Ultimately, this is simply a question of balance as the normal campaign difficulty felt easier than most low-level, pre-Lightfall Vanguard strikes. Maybe instead of focusing on an unnecessary ranking system, the game could instead offer better signifiers as to things such as overall damage increase when combining certain mods and Fragments. Or, it could find some other indicator to let players know why they’re getting one-shot by Tormenters or why weapons players have relied on for years seem suddenly nerfed out of existence. Of course, it’s always been my perspective that a player shouldn’t have to go outside of a game to learn how to play it. But Bungie seems hell-bent on adding layer upon layer of complexity when it could behove the developers to simply address the basics.
It’s easy to see why Lightfall has players divided. Take Nimbus, for example. The game draws on the stakes of the Darkness versus the Light to bring us to the City of Neomuna, where we meet a friendly-but-goofy ally reminiscent of a character in a classic episode of The Simpsons, in which the popular Itchy and Scratchy TV show introduces a dog named Poochie to bolster ratings. While Nimbus adds a playful voice to the game, they feel doomed to join the cast of characters who play nothing more than a cameo role in a game committed to relying on new characters as lazy plot devices.
Perhaps part of the issue with this is in the expectations. The marketing materials surrounding Lightfall built it up to tell the story that would lead us to the space game’s final chapter. But Bungie should know one thing: if it wants to keep its players happy, it should never make a promise it can’t keep.
There are some highlights. The Destiny 2 Strand subclass is fun to use. For what Bungie may be lacking in storytelling, it appears to have balanced in its own way with a unique subclass that introduces an entirely new playstyle into the game.
There are many new exotics, quests, missions, and a forthcoming all-new raid. There are weekly story missions and activities, and, while PvP could still use new maps and Gambit remains entirely untouched, Destiny 2 Iron Banner promises to return three times a season. All of this is to suggest that, for not exactly nailing the storyline content, the team is still giving players a ton of content for the game’s price tag, though even that appears to be inflating in every iteration.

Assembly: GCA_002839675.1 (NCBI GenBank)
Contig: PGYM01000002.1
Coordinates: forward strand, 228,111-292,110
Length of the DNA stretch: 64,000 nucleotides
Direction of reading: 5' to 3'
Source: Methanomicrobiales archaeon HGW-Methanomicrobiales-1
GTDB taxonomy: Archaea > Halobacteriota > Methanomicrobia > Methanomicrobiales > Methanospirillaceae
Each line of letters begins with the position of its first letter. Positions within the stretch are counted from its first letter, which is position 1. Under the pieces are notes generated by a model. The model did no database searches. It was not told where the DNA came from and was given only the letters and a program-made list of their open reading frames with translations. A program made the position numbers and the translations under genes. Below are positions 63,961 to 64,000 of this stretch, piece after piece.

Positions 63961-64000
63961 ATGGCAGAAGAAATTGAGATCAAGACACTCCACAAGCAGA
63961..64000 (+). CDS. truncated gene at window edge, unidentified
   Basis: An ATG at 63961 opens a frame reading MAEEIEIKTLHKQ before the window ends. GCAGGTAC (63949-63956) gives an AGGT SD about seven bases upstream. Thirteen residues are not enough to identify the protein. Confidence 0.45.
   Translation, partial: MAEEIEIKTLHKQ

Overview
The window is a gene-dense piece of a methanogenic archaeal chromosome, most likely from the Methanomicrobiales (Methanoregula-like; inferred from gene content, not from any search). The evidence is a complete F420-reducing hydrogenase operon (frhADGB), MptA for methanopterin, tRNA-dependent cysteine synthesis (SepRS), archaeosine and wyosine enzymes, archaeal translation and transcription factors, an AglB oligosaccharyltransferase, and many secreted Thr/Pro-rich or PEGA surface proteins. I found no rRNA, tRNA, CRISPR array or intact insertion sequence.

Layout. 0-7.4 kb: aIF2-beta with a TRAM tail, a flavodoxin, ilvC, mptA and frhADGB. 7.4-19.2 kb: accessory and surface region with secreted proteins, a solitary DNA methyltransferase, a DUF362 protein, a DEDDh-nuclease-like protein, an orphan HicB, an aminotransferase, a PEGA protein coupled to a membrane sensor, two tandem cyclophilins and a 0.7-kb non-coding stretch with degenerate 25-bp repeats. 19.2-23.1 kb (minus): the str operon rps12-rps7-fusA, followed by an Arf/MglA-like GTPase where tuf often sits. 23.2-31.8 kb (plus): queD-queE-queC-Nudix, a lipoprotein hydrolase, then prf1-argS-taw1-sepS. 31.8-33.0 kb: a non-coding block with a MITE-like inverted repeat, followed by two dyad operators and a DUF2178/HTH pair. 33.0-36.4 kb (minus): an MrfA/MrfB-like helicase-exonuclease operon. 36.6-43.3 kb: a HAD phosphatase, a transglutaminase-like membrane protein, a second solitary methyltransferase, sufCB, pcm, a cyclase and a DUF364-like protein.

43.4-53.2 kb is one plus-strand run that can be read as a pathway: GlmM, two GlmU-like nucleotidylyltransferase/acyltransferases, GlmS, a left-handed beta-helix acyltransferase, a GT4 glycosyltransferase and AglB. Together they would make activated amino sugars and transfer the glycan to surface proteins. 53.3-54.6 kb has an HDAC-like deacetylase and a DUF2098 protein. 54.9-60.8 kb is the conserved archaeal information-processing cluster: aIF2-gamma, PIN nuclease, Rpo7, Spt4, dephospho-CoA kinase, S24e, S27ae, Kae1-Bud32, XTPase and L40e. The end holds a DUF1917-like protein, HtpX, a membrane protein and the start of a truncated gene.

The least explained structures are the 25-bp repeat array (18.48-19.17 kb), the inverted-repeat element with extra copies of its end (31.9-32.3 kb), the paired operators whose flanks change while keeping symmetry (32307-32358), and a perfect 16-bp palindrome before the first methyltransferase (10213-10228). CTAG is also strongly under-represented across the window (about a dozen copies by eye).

Further, the game’s quality-of-life improvements are helpful. Features such as Loadouts are extremely useful, and while I don’t find Guardian Ranks particularly interesting, the UI that supports them and makes it easy to complete Guardian Ranks-related challenges is clean and seamless. Commendations seem like an appealing way to recognize teammates but are little more than useless in practice. Perhaps the best one I got was when I loaded into an activity near its end and, after having done absolutely nothing before the mission ended, my teammates jokingly deemed me fun to play with.
And, when it comes to exotic weapons, Lightfall doesn’t disappoint. The Strand-based Destiny 2 Final Warning exotic sidearm and the Void-based Deterministic Chaos exotic machine gun are both fantastic weapons that are fun to use. While the questline to earn the Destiny 2 Winterbite exotic glaive has some time-gating in terms of when you can complete a specific activity, which is always absolute B.S. designed to force players to log in on different days to complete objectives that shouldn’t be tied to daily resets, it still feels worth the chase.
We’ll continue to update this review as we go through the popular multiplayer game and explore everything Lightfall offers. Until then, check out our Destiny 2 season 20 overview and Destiny 2 Lightfall exotics list to see what’s new.